The land above Omaha beach seen in the painting became the subject of the second painting The Price of Freedom. It is really about the cost of the glorious victory against the Nazis. It is a view of the Normandy American Cemetery looking north towards the Baie De La Seine. The Cemetery was built on a bluff overlooking Omaha Beach. It contains 9,388 United States military dead from the D Day landings and ensuing fighting. I calculate about 3,000 grave markers are shown in the painting but many of those are distant and very small. About 300 of them are close enough to see individually. Among the grave markers are several large conifers that have been trimmed into conical forms. Beyond them is a row of pine trees, and a low wall. Pines were chosen because there were similar ones in the landscape when our troops arrived.

The Price of Freedom
The Price of Freedom

The low wall separates the Cemetery from the steep bluff which falls away to Omaha Beach below. On the far right between the pines there is a glimpse of the beach, and beyond that, the coast leading to Gold, Juno, and Sword Beaches, where the British and Canadians fought. Caissons for Mulberry B (the temporary break water created by the Allies) are visible on the horizon.

This is a painting composed of few elements. It is a geometric arrangement of grave markers spread across perfect turf towards the horizon. Both the Crosses and Stars of David were designed by Paul Cret in 1923. Carved from vivid white Italian Luca marble they are extremely subtle in their geometry. The vertical and horizontal elements spread slightly and their intersection is curved. The effect is one of harmonious muscularity. Each marker is in some sense, a person.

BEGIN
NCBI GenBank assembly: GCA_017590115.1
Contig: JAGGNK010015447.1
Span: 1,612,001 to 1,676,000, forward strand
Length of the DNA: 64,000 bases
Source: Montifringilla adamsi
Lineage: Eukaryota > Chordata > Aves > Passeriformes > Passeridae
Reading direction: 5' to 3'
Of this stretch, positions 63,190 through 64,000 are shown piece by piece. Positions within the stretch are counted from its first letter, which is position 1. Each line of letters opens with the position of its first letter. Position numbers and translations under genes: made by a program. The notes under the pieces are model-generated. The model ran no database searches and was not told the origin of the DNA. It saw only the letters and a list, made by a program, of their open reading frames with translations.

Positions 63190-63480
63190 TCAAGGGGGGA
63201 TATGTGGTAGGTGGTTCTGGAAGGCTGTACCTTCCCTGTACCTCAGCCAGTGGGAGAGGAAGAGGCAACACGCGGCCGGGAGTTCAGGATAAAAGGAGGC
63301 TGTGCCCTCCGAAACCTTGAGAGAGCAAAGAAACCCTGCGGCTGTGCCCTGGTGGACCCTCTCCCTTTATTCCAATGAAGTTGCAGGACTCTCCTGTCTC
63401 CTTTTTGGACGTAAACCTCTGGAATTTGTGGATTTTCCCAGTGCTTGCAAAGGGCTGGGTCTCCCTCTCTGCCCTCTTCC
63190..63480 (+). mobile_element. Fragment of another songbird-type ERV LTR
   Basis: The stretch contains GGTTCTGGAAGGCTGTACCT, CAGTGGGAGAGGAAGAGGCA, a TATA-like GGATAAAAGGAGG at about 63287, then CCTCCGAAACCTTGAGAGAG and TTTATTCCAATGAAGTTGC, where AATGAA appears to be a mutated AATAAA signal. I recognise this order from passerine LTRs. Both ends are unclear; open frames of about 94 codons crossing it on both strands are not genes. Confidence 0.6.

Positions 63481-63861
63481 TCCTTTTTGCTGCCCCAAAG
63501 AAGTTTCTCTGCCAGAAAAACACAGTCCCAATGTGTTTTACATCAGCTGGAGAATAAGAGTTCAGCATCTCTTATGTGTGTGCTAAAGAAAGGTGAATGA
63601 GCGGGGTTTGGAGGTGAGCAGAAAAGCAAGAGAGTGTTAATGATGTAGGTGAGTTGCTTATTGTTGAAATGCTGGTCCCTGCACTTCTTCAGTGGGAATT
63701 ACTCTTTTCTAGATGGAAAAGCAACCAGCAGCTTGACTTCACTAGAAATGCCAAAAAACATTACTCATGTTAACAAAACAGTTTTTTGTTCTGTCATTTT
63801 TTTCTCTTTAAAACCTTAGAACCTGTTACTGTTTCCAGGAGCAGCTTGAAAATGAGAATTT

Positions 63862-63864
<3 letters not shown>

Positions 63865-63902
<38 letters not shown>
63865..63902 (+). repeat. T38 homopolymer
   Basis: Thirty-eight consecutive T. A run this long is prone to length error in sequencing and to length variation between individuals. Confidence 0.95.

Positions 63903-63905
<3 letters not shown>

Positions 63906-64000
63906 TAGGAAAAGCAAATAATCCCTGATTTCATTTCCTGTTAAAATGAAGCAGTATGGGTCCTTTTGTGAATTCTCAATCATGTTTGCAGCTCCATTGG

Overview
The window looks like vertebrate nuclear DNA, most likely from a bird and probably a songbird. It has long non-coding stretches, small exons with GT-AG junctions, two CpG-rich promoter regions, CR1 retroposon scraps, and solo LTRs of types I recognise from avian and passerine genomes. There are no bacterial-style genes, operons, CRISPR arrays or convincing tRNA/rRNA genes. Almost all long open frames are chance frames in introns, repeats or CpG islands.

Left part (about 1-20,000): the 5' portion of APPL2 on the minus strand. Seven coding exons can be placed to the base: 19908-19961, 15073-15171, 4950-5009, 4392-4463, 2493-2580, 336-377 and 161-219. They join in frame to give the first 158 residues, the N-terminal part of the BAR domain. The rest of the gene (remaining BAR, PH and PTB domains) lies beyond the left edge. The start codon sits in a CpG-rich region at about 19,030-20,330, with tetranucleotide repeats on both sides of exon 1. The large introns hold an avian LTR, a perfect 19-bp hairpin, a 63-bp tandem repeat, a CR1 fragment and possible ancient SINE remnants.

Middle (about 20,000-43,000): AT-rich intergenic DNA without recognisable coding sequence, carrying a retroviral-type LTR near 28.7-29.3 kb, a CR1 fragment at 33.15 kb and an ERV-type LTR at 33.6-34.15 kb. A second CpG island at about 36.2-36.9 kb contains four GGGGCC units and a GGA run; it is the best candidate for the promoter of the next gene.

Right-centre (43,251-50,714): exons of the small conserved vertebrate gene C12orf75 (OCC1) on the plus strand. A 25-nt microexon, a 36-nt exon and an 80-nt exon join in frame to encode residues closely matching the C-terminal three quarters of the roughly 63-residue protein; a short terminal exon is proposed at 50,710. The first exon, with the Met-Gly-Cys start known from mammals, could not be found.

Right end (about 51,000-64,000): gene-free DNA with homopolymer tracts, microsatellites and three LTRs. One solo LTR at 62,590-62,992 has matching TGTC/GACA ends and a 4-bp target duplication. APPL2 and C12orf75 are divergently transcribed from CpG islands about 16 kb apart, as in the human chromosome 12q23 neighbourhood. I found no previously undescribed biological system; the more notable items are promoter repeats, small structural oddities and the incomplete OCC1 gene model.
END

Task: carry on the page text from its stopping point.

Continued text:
The almost abstract arrangement of markers in complex perspective patterns with vanishing points in all directions is illuminated by evening sun and the light of dusk warms the scene. The ocean spreads to a distant horizon.

The third painting Lest We Forget is about how the Albert Small Normandy institute helps keep the knowledge and memory of D Day alive.

Lest We Forget
Lest We Forget

The painting shows the wreath laid by the students, composed of red white and blue flowers, (carnations, chrysanthemums, and hydrangeas), surrounded by laurel leaves. Two red silk ribbons proclaiming the Albert H Small Normandy Institute cross the wreath. Two small American flags are attached to the wreath.

The wreath is shown where it was laid at the cemetery, against the plinth of the massive bronze sculpture The Spirit of American Youth Rising from the Waves by Donald De Lue. The abstracted bronze waves of the sculpture are visible above the wreath.

The wreath was laid before each student eulogized a soldier from their home town who is buried or commemorated at the cemetery.

In front of the plinth are the words “mine eyes have seen” inlaid in metal letters, part of the phrase “mine eyes have seen the coming of the lord” which surrounds the plinth. The other surface in foreground is composed of tiny smooth pebbles collected from Omaha Beach where the men came ashore. So, the students stood on the same ground as the soldiers when they landed.

On either side of the plinth can be seen sections of the Wall of Missing Soldiers, commemorating the soldiers whose bodies were never found. Beyond the wall are the pines so characteristic of the Cemetery.

The painting celebrates the sacrifice of our men defending democracy and freedom on the beaches of Normandy, and also the work of the students and teachers attending The Normandy Institute, and the generosity of Albert H Small and the Small family helping keep the memory of D-Day alive.

As Professor Long says, “D-Day was massive, complex, and uncertain.” These paintings are to help convey the truth of that.